Costs decisions could be considered pretty dull reading. However, if you are a trustee of a trust, you might be wise to upskill on how you might fare on the costs front if involved in court proceedings, regardless of whether you are pursuing or defending.
While in some circumstances the trustee may be able to recover a costs award from the trust, see for example the recent decision in Mawhinney v Auckland Council this most definitely cannot be relied upon.
In Brownlee v McCaslin, which involved a beneficiary seeking to enforce her rights against the trustee, the trustee was ordered to personally meet the beneficiary’s costs. In that case there was only one trustee so there was no question as to differing liability.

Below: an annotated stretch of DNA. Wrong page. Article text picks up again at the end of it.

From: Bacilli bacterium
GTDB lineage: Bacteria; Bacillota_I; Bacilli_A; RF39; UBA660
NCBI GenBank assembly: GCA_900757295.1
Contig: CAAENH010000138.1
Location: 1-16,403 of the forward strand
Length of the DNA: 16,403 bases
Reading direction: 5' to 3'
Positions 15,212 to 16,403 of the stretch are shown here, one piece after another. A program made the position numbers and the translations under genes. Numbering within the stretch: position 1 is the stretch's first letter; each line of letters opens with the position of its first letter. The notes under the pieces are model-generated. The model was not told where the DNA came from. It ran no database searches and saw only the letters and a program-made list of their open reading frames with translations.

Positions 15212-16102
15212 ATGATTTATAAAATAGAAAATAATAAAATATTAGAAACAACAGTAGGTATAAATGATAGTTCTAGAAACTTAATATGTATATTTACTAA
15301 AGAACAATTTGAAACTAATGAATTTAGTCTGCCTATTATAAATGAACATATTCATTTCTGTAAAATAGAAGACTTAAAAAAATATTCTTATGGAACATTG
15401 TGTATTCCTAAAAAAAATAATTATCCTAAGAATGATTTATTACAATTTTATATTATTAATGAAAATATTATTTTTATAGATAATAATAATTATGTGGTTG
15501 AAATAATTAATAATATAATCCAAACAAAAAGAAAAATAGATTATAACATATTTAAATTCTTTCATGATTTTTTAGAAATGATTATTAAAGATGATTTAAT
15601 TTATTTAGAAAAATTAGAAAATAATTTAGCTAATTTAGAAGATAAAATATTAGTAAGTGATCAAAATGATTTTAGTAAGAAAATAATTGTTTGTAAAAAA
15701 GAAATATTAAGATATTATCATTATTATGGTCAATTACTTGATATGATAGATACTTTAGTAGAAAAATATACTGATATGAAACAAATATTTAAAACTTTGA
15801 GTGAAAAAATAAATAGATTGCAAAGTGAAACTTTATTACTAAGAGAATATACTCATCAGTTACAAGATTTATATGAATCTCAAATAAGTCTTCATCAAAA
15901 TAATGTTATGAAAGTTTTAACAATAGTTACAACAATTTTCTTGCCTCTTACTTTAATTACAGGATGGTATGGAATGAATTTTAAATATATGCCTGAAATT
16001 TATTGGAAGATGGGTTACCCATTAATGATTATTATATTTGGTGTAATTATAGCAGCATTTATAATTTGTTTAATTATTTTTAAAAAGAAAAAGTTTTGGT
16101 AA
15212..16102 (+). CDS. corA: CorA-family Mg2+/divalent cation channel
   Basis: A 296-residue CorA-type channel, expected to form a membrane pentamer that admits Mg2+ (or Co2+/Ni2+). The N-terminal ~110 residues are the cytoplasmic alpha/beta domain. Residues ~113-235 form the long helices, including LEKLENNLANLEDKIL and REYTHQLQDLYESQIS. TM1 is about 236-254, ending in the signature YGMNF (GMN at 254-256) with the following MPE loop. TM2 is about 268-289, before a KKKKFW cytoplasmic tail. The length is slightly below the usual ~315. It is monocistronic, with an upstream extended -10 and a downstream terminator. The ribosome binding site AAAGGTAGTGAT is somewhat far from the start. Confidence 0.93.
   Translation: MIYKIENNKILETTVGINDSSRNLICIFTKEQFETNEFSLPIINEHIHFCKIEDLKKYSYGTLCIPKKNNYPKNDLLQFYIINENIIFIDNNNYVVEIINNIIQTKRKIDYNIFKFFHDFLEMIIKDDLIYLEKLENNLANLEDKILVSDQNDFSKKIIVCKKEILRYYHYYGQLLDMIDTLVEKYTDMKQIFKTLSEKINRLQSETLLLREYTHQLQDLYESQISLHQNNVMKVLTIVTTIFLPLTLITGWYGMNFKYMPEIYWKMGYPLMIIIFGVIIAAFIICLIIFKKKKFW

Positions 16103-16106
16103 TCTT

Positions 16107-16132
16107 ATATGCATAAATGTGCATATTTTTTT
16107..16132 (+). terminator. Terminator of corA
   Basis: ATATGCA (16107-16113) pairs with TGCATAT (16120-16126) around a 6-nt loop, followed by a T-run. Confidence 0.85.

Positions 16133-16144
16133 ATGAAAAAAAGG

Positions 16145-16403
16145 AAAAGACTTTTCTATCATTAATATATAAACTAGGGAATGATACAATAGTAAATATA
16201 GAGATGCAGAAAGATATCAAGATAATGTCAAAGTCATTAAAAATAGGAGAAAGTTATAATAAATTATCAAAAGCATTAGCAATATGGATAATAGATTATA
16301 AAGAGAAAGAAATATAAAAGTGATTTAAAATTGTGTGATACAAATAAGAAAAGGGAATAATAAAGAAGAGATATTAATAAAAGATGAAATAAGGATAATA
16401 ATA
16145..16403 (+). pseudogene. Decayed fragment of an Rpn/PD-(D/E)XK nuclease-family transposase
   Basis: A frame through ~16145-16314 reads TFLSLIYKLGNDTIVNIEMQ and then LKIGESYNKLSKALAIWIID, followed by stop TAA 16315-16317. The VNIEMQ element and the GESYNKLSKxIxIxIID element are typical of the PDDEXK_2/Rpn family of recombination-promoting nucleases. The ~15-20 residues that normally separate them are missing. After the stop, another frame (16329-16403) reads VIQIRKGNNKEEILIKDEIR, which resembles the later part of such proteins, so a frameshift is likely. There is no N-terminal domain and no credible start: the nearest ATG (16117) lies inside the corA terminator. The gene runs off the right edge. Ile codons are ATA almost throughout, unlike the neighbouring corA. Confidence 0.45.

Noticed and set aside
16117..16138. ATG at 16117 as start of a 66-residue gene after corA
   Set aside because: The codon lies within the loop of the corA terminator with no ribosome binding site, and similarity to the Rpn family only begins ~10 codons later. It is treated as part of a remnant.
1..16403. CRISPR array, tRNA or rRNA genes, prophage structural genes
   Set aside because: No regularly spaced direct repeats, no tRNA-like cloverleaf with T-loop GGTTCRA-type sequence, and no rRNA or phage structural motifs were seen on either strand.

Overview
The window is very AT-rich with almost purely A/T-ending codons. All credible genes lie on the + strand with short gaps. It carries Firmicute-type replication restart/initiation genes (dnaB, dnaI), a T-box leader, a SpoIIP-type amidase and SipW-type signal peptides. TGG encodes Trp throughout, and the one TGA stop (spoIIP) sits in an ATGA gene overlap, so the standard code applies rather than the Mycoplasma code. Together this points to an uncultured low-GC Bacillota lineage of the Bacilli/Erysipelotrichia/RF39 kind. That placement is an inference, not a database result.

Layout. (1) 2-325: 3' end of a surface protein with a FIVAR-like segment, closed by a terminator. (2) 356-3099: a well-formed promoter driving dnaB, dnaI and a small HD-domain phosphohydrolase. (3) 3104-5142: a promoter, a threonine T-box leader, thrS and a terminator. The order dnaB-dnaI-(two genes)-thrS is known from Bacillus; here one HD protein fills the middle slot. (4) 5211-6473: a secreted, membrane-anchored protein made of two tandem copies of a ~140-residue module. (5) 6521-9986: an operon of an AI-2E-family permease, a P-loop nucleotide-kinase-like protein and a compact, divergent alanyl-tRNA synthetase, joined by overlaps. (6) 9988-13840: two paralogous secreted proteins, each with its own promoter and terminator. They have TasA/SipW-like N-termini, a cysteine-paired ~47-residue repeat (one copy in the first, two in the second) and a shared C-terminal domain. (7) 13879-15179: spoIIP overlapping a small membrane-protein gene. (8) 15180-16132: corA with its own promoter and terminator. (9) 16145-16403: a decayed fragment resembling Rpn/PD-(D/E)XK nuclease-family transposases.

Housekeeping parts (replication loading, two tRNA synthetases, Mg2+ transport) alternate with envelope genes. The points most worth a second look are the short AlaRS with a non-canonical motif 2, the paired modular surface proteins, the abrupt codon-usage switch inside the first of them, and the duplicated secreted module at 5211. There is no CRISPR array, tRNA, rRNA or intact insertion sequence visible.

However, this will not always be the case. In Devcich v AMI, a case involving an (eventually) unsucessful claim against an insurer in respect of fire damage where one of the trustees was found to have been responsible for the fire), all trustees were found liable for the insurer’s costs, but at differing levels. Of concern to some professional trustees will be the fact that even the trustees who had no knowledge of one trustee’s fraud were liable for costs, although not on an indemnity basis (the highest level of costs) as was the case for the fraudulent trustee.